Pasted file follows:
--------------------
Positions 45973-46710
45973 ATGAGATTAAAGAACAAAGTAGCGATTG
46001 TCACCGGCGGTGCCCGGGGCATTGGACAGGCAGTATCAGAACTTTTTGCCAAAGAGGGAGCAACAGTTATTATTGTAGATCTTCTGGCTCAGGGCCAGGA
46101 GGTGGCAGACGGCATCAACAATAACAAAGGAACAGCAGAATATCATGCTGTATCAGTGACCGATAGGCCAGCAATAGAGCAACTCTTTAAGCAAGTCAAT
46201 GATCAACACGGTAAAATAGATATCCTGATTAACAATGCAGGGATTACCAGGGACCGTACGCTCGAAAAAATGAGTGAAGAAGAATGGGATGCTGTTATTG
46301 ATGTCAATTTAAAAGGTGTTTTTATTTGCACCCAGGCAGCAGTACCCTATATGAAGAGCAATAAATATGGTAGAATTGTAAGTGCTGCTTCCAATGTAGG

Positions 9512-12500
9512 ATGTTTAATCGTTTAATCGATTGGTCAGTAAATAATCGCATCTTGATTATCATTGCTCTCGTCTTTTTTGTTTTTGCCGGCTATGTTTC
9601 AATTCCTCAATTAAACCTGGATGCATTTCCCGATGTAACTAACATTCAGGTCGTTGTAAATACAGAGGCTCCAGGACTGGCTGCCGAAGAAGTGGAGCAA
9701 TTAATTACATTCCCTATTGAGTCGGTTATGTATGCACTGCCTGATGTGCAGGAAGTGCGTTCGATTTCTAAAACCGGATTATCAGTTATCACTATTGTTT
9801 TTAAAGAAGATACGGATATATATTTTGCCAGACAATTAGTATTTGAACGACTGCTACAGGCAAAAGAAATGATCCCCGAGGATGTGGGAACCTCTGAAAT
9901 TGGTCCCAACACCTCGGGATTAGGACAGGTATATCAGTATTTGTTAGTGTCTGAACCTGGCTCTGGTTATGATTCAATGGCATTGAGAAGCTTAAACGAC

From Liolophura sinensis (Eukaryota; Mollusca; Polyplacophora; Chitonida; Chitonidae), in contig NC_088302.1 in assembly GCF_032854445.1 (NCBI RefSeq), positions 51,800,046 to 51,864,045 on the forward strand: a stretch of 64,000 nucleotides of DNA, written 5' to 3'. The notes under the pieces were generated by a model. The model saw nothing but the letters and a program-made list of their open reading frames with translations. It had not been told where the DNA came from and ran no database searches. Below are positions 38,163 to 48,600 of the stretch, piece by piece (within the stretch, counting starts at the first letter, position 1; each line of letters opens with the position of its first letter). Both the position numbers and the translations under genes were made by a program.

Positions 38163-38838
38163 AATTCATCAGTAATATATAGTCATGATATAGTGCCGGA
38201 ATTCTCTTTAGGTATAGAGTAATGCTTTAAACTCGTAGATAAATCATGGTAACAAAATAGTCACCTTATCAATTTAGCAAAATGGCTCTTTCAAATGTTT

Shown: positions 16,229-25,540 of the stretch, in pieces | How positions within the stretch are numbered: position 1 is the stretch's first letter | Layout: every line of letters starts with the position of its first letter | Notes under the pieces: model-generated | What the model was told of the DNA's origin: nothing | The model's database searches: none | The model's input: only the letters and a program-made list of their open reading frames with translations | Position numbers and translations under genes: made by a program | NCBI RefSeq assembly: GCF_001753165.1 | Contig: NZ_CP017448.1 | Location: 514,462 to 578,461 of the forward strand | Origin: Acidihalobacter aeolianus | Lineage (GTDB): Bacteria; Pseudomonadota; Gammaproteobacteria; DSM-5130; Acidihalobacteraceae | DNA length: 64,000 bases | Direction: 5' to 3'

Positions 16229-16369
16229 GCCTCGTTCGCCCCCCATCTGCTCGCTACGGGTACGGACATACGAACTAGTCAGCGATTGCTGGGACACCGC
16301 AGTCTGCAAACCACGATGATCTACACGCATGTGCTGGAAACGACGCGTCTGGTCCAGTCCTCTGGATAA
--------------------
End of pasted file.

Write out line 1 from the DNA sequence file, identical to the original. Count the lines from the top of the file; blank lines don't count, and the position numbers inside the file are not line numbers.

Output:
Positions 45973-46710